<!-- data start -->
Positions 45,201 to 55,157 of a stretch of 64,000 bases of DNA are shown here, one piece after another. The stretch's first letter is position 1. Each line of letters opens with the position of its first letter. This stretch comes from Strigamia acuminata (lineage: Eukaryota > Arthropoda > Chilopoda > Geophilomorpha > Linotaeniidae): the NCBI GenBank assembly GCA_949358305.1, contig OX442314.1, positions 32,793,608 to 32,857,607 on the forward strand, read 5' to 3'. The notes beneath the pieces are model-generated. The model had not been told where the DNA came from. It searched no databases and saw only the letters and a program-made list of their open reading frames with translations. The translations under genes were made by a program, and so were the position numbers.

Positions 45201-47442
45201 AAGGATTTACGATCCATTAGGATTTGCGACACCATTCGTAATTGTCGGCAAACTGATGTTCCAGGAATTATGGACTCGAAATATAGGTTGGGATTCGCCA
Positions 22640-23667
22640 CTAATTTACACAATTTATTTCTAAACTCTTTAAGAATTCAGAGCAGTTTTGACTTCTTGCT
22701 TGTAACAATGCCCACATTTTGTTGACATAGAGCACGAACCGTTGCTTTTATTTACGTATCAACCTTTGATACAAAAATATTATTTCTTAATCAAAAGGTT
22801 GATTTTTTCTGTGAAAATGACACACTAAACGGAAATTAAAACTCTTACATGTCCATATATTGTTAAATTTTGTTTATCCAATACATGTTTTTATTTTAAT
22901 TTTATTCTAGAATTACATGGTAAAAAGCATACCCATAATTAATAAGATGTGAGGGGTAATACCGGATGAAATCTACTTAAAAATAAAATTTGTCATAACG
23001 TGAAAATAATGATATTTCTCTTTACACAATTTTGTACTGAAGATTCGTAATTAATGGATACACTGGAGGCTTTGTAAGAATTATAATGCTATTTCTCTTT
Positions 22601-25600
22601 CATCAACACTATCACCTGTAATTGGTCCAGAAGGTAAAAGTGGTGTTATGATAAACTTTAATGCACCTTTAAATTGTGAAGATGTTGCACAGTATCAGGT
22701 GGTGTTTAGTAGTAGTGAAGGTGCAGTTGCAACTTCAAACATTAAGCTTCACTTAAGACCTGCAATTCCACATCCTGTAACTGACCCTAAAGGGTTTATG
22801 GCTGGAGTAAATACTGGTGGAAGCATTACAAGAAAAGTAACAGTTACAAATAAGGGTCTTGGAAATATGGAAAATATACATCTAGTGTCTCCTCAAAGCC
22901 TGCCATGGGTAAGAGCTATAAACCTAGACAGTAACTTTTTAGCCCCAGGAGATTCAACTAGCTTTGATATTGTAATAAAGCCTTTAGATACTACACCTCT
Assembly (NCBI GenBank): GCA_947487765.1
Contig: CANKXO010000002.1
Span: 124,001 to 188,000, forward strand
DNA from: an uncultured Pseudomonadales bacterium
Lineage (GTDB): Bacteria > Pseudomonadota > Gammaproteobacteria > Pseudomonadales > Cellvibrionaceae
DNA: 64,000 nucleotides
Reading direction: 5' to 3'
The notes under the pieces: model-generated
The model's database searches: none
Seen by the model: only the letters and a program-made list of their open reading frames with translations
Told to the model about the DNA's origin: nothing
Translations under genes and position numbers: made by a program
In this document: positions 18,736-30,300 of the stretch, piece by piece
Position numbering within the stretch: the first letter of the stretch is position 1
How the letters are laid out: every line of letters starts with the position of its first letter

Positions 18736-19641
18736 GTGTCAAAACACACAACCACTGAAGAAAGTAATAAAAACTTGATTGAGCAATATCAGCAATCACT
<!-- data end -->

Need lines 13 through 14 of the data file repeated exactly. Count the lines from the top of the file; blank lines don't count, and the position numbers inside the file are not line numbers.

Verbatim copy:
22801 GCTGGAGTAAATACTGGTGGAAGCATTACAAGAAAAGTAACAGTTACAAATAAGGGTCTTGGAAATATGGAAAATATACATCTAGTGTCTCCTCAAAGCC
22901 TGCCATGGGTAAGAGCTATAAACCTAGACAGTAACTTTTTAGCCCCAGGAGATTCAACTAGCTTTGATATTGTAATAAAGCCTTTAGATACTACACCTCT